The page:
Tuesday, May 29, 2018

The Internet in Cuba -- a Periodismo de Barrio anthology

Periodismo de Barrio has edited a collection of 13 articles on the Cuban Internet in collaboration with the Internet Policy Observatory at the University of Pennsylvania. The articles cover the history of the Cuban Internet, the legal framework, services, communities, and projects. It is a diverse collection -- something for everyone. Here are thumbnail summaries of each article:
¿Puede Estados Unidos conectar a Internet a los cubanos? – Elaine Díaz Rodríguez
A critical look at US efforts to enhance Cuban connectivity, from the Clinton administration through the recent formation of the Cuban Internet Task Force by Trump
La ruta de Internet en Cuba – Anidelys Rodríguez Brito
A survey of Cuban networking from the pre-Internet days through today's 3G, home DSL, and public access points
Internet en Cuba: ¿limitada por la política o la economía? – Eloy Viera Cañive
A survey of the political and economic factors that curb Cuban access and content
¿Quién eres, ETECSA? – Mabel Olalde Azpiri
A history of ETECSA and its role in serving Infomed and other networks as well as the general public
Variaciones sobre la wifi – Lianet Fleites
A portrait of WiFi hotspot users and uses
Te quiero, mi sangre – Geisy Guia Delis
People connecting with expatriate family members
Nauta Hogar: nueva herramienta para emprendedores cubanos – Julio Batista Rodríguez
Nauta Hogar: a new tool for Cuban entrepreneurs
El color verde en la palabra Sígueme – Jesús Jank Curbelo
A look at Sígueme, the SNET "Facebook" application
Se venden héroes a diez pesos – Carlos Melián
Kids playing multiplayer online games
Tecnología y cambio social en Cuba: en busca de hipervínculos – Mónica Baró Sánchez
An interview of Yohana Lezcano Lavandera, who advocates computer literacy education
El Callejón de los Milagros – Rogelio Serrano
An interview with professor and researcher Juan Antonio García Borrero about his project The Alley of the Mircales
Ocho aplicaciones contra la desconexión – Mónica Baró Sánchez
Descriptions of eight mobile phone apps that can be used offline
¿Qué podría hacer el gobierno cubano en el escenario virtual? – Jessica Domínguez Delgado
Potential e-government applicatioins in Cuba
Perhaps the most outstanding feature of this collection is not any one of the articles, but the fact that they were pulled together and edited as an innovative online "dossier" -- an anthology of articles on the Internet in Cuba.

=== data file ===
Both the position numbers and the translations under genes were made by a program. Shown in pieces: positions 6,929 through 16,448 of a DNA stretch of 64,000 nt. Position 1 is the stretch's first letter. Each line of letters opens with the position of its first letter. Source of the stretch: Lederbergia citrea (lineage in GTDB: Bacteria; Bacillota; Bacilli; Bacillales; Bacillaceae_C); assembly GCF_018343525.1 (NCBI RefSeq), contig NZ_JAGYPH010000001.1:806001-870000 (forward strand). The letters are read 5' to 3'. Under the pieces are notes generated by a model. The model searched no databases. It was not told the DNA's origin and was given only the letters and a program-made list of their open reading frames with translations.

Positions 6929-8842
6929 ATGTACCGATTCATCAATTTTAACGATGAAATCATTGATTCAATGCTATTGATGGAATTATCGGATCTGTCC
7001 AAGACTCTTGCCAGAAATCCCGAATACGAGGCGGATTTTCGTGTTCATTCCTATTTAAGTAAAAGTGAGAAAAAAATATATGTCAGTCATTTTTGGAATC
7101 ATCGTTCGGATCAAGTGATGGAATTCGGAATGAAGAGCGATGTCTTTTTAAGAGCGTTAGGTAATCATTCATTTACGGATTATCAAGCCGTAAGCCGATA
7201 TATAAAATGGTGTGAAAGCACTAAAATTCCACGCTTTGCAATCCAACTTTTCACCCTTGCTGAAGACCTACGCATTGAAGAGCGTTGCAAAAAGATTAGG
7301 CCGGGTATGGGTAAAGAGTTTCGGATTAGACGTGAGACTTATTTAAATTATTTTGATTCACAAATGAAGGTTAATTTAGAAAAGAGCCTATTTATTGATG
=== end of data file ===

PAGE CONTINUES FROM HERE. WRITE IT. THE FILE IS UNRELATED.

Finally, the editor, Elaine Díaz Rodríguez. asked me for feedback on her opening contribution ¿Puede Estados Unidos conectar a Internet a los cubanos? and I might as well share my comments.

Elaine covered several US efforts to influence the Cuban Internet, most recently Trump's Cuban Internet Task Force. I've written a couple of posts on the Task Force, which I see as a political act. That being said, the Task Force participant's hearts are in the right place for the most part and we can hope that genuine aid and investment might be possible in the future if Trump is defeated and Diaz-Canel adopts Internet-friendly policies.

Elaine also drilled down on the Alan Gross fiasco. I've written many posts about Alan Gross, including several on what he actually did, how little difference he would have made had he succeeded and how much the Cubans overstated the impact it would have had.

I agree with Elaine that nothing happened as a result of President Obama's trip to Cuba. That being said, Google has worked diligently, before and after President Obama's trip, to establish relationships in Cuba. The only concrete result has been their caching server (GCC) in Cuba, but the relationships they have built may pay off in the long run. (GCC has resulted in a noticeable increase in YouTube traffic relative to Facebook).

I've also written posts on La ruta de Internet en Cuba -- including one on the initial Cuban Internet connection over a link provided by Sprint with a subsidy from the US National Science Foundation and several on pre-Internet networking in Cuba.

I've speculated on the question raised in the essay Internet en Cuba: ¿limitada por la política o la economía?. From the early days of the Internet, it has been both the economy and politics, but I would add vested interests and bureaucracy today.

Another post asks ¿Quién eres, Etecsa?, a question I've also asked, but can't answer.

The post Te quiero, mi sangre shows WiFi hotspots being used to communicate emotion and presence, in the tradition of the pioneering Hole in Space performance art project.

I've also looked at Nauta Hogar, and, while I agree that it is useful for some tech and other small businesses, it is a dead end on the road to home connectivity.

The articles include photos and other images as well as original illustrations.

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Update 5/31/2018

Periodismo de Barrio is also experimenting with short video documentaries about the Cuban Internet. Here are links to their first five videos:

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